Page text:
Compared to fifty or sixty years ago, logging practices in redwood country today are dramatically different and much kinder to the environment.
Gone — thankfully — are the days when heavy equipment punched primitive roads into the forest, dragged heavy logs down steep skid trails, and filled stream bottoms to build loading areas. These practices altered the landscape, disrupted the natural hydrologic (water) cycle and left vast areas prone to catastrophic landslides which still threaten precious old-growth groves and migrating salmon in the streams and rivers below.
After decades of such activities, growing back big trees is in some ways the easiest part of redwoods restoration. The really hard part is restoring the historic landscape and waterways: rebuilding necessary roads, decommissioning unnecessary roads and skid trails, restoring natural topography to prevent erosion, and pulling sediment out of streams to restore salmon spawning and rearing habitat.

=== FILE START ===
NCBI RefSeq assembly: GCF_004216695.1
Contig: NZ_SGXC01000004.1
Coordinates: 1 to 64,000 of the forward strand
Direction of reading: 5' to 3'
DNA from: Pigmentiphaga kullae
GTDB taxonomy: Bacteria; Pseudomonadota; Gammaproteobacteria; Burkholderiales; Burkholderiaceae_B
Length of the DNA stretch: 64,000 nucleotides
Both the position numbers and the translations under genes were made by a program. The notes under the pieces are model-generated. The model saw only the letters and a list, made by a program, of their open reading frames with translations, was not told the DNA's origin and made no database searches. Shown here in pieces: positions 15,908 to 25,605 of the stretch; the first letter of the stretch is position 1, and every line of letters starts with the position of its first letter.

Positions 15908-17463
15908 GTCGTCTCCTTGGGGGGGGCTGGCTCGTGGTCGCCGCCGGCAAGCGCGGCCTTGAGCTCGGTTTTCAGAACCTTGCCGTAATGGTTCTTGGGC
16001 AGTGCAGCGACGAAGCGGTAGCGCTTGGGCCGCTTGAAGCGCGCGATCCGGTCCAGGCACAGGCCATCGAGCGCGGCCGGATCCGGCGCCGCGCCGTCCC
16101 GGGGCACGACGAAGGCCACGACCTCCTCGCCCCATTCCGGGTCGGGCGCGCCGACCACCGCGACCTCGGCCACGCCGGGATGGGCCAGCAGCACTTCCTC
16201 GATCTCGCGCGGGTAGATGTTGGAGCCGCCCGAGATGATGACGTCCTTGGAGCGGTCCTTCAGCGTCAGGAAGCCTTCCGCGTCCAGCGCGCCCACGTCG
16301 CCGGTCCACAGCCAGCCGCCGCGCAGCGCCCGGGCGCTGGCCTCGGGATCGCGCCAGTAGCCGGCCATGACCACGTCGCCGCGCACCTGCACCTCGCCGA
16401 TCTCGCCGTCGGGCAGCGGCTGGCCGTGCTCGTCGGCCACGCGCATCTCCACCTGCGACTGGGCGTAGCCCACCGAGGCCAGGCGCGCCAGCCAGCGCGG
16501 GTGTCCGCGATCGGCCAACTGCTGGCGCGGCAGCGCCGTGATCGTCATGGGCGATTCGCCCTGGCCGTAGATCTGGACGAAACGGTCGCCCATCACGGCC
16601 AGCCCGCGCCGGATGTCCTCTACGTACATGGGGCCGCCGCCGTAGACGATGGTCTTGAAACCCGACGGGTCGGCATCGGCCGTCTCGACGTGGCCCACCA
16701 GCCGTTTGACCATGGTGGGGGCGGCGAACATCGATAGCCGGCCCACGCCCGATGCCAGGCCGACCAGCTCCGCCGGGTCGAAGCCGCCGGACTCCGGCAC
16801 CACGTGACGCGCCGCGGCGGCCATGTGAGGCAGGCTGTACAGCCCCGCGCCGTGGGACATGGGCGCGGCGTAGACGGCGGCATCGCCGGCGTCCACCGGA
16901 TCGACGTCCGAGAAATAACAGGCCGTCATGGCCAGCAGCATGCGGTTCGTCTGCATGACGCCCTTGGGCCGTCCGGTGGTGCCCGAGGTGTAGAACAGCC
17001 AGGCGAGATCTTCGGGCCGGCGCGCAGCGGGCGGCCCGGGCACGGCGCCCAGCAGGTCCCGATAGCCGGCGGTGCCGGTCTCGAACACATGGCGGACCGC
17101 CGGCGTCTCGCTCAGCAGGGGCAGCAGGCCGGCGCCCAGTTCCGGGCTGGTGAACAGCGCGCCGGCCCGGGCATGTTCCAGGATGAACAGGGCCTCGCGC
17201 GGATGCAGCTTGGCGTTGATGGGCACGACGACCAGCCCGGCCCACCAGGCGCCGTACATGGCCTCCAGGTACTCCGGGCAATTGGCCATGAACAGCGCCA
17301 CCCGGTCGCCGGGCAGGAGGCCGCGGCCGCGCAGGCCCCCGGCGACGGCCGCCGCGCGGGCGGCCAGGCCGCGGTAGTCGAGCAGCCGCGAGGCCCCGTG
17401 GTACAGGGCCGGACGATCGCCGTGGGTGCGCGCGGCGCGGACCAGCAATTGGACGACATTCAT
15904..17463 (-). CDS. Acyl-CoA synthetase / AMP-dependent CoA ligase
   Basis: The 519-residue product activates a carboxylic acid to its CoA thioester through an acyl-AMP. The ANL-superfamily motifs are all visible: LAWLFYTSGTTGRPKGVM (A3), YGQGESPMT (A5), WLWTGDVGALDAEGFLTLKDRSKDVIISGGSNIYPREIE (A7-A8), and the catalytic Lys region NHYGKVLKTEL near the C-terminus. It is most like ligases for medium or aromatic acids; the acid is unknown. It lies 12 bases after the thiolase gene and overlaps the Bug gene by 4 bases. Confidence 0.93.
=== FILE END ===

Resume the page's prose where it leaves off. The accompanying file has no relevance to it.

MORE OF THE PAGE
Tomorrow’s old-growth forests are taking shape today thanks to cutting-edge restoration projects in second-growth forests within state and national parks; critically important restoration is underway on privately-managed industrial timberland as well.
For a closer look, watch Ranger Anica and Mike Jani’s YouTube videos as they describe forest restoration in the Mill Creek Watershed of Redwood National and State Parks , and road repair work on private timberland.